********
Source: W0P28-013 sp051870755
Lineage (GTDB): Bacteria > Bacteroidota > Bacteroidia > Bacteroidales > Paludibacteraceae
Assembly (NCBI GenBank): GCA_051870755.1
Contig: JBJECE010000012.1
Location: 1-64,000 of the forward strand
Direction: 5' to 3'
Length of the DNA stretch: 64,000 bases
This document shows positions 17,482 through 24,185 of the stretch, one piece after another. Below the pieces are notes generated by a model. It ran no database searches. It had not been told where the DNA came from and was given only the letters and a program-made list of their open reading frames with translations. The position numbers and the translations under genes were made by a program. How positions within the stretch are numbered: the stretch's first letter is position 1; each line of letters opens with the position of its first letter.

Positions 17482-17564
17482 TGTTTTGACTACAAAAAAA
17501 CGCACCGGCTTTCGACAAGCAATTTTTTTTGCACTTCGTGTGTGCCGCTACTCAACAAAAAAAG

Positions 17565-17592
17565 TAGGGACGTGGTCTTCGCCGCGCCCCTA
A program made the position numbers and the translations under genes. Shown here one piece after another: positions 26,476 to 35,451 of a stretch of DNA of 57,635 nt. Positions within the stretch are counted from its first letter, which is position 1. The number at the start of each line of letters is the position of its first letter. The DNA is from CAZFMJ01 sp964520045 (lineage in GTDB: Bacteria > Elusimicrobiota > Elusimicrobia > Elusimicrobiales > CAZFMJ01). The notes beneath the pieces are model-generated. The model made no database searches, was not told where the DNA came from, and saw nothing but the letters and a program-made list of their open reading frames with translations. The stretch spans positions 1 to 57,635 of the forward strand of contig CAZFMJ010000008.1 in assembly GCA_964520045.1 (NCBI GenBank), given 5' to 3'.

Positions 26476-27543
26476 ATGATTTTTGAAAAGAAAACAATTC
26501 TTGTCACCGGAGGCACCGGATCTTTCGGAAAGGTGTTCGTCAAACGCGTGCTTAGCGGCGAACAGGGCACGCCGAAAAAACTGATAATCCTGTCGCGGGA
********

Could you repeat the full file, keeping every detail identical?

Source: W0P28-013 sp051870755
Lineage (GTDB): Bacteria > Bacteroidota > Bacteroidia > Bacteroidales > Paludibacteraceae
Assembly (NCBI GenBank): GCA_051870755.1
Contig: JBJECE010000012.1
Location: 1-64,000 of the forward strand
Direction: 5' to 3'
Length of the DNA stretch: 64,000 bases
This document shows positions 17,482 through 24,185 of the stretch, one piece after another. Below the pieces are notes generated by a model. It ran no database searches. It had not been told where the DNA came from and was given only the letters and a program-made list of their open reading frames with translations. The position numbers and the translations under genes were made by a program. How positions within the stretch are numbered: the stretch's first letter is position 1; each line of letters opens with the position of its first letter.

Positions 17482-17564
17482 TGTTTTGACTACAAAAAAA
17501 CGCACCGGCTTTCGACAAGCAATTTTTTTTGCACTTCGTGTGTGCCGCTACTCAACAAAAAAAG

Positions 17565-17592
17565 TAGGGACGTGGTCTTCGCCGCGCCCCTA
A program made the position numbers and the translations under genes. Shown here one piece after another: positions 26,476 to 35,451 of a stretch of DNA of 57,635 nt. Positions within the stretch are counted from its first letter, which is position 1. The number at the start of each line of letters is the position of its first letter. The DNA is from CAZFMJ01 sp964520045 (lineage in GTDB: Bacteria > Elusimicrobiota > Elusimicrobia > Elusimicrobiales > CAZFMJ01). The notes beneath the pieces are model-generated. The model made no database searches, was not told where the DNA came from, and saw nothing but the letters and a program-made list of their open reading frames with translations. The stretch spans positions 1 to 57,635 of the forward strand of contig CAZFMJ010000008.1 in assembly GCA_964520045.1 (NCBI GenBank), given 5' to 3'.

Positions 26476-27543
26476 ATGATTTTTGAAAAGAAAACAATTC
26501 TTGTCACCGGAGGCACCGGATCTTTCGGAAAGGTGTTCGTCAAACGCGTGCTTAGCGGCGAACAGGGCACGCCGAAAAAACTGATAATCCTGTCGCGGGA